What is rucking and why is it becoming a fitness fad? Read on for rucking history, benefits, and more.
Rucking sounds like a Scooby Doo curse word, but in fact, it is a new fitness trend sweeping the nation. If you haven’t spent time in or around the military, you may not be familiar with this fitness activity that dates back to the American Revolution. And although I didn’t know the term at the time, rucking is, in fact, the reason why I was so thin in college, roaming the campus for hours on foot wearing a backpack the size of Texas.
The short and sweet definition of rucking is walking with a weighted pack on your back. The name is derived from “ruck sack,” which is a military term for backpack. Rucking is based on the military training exercise of marching or walking while wearing a backpack loaded with heavy gear, but it turns out this form of fitness can be super effective for the civilian population as well.
The Navy Seals often tote packs bearing the equivalent weight of a grown man for up to 25 miles, but adding just a little weight to a backpack that you already own and going out for a walk can be great for calorie burning, fat loss, and a myriad of other health benefits. You don’t even have to buy weights – just fill up your backpack with books, cans, or other household objects that add heft and hit the trails.
You won’t be rucking alone out there either. The popularity of rucking as a form of fitness, especially among men, is skyrocketing. In May of last year, HNGN ran the headline, “Fitness Trend 2015: Rucking Emerges as Number One Choice.” A recent article about the rucking craze in Men’s Health Magazine explains the difference that walking with the backpack makes. “For the average guy, a 30-minute walk burns about 125 calories,” according to the Compendium of Physical Activities, “but throw a weighted backpack on and take that exact same walk, and you burn about 325 calories.” The article goes on to state that the benefits of a weighted backpack worn for 30 minutes every day can add up to nearly 10 pounds of fat burning in a year.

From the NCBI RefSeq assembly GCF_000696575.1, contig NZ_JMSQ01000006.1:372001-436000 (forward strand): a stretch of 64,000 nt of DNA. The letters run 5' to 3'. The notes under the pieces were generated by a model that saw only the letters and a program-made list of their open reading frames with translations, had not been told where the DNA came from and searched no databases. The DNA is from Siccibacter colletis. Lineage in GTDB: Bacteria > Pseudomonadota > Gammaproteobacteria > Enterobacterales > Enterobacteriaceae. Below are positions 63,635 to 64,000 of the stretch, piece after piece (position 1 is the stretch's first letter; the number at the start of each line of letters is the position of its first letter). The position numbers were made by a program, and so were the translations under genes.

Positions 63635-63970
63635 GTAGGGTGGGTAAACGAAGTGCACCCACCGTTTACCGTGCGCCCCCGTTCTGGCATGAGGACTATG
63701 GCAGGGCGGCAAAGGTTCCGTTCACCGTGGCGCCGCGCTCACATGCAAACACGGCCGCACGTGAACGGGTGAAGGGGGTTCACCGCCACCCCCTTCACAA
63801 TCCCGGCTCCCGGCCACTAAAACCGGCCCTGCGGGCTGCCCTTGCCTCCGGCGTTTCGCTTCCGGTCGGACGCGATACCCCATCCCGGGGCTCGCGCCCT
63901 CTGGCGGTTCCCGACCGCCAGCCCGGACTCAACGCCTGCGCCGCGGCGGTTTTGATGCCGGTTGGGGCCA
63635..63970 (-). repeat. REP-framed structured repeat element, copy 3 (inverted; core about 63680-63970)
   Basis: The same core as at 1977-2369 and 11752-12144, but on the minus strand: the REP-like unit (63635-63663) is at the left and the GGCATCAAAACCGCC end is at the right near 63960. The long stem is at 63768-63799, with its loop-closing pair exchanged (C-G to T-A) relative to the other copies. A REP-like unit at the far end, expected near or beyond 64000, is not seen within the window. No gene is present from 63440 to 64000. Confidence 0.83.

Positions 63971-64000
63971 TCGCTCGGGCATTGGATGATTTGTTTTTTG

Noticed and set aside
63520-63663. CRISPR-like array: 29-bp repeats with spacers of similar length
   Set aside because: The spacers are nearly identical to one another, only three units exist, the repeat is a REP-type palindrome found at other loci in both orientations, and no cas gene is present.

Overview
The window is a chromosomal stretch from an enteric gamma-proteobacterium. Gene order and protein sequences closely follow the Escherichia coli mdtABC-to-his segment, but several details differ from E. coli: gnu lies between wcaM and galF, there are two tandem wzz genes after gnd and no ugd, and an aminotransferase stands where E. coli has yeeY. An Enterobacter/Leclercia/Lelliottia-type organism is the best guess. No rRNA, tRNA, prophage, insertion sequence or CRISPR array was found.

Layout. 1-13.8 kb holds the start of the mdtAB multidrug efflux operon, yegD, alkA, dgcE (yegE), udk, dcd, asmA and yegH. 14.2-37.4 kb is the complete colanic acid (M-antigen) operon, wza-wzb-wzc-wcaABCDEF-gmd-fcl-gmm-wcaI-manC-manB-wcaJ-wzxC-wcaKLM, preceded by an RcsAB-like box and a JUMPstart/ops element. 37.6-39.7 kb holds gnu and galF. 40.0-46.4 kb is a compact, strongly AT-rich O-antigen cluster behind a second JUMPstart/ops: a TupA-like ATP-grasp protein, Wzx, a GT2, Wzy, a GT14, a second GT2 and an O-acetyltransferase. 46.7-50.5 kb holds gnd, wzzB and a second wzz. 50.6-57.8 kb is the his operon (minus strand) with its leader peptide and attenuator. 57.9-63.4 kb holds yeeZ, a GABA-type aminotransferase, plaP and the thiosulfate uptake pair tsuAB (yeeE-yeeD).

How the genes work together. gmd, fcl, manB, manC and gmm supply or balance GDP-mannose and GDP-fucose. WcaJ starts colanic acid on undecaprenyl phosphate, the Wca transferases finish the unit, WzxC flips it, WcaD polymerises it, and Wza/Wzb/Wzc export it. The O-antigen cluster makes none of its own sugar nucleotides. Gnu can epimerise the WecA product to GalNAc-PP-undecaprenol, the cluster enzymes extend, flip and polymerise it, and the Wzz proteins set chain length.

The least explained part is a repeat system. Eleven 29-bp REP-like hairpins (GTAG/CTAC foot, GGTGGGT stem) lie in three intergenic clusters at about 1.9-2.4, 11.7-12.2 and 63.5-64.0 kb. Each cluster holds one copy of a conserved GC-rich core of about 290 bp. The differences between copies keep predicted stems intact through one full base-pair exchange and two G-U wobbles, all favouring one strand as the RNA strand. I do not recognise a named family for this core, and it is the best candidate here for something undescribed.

Hearing about this exercise, I assumed it might be hard on your back since that is where you’re carrying the weight, but it turns out the opposite may be true. Some experts say that a weighted backpack helps hold your torso up, so your back muscles don’t have to work as hard. Another benefit is that rucking is said to have a lower injury rate than jogging or running, but can offer similar results.
Rucking is a social fitness activity that can connect you to your community. It can get you out of your gym and into the outdoors where tackling different terrains is also good for your brain. With rucking, you can even transform everyday activities into calorie crushing and fat burning opportunities. Do you walk the dog? Throw on a weighted backpack. Do you stroll with your new baby? Put the baby in a baby carrier on your back instead. Do you walk to the store? Take a backpack and bring your groceries home on your back. You can also check websites to find local meet-ups for group rucking hikes or walks in your hometown. Rucking is the chance to become commander of your fitness, while you take down fat and conquer calories.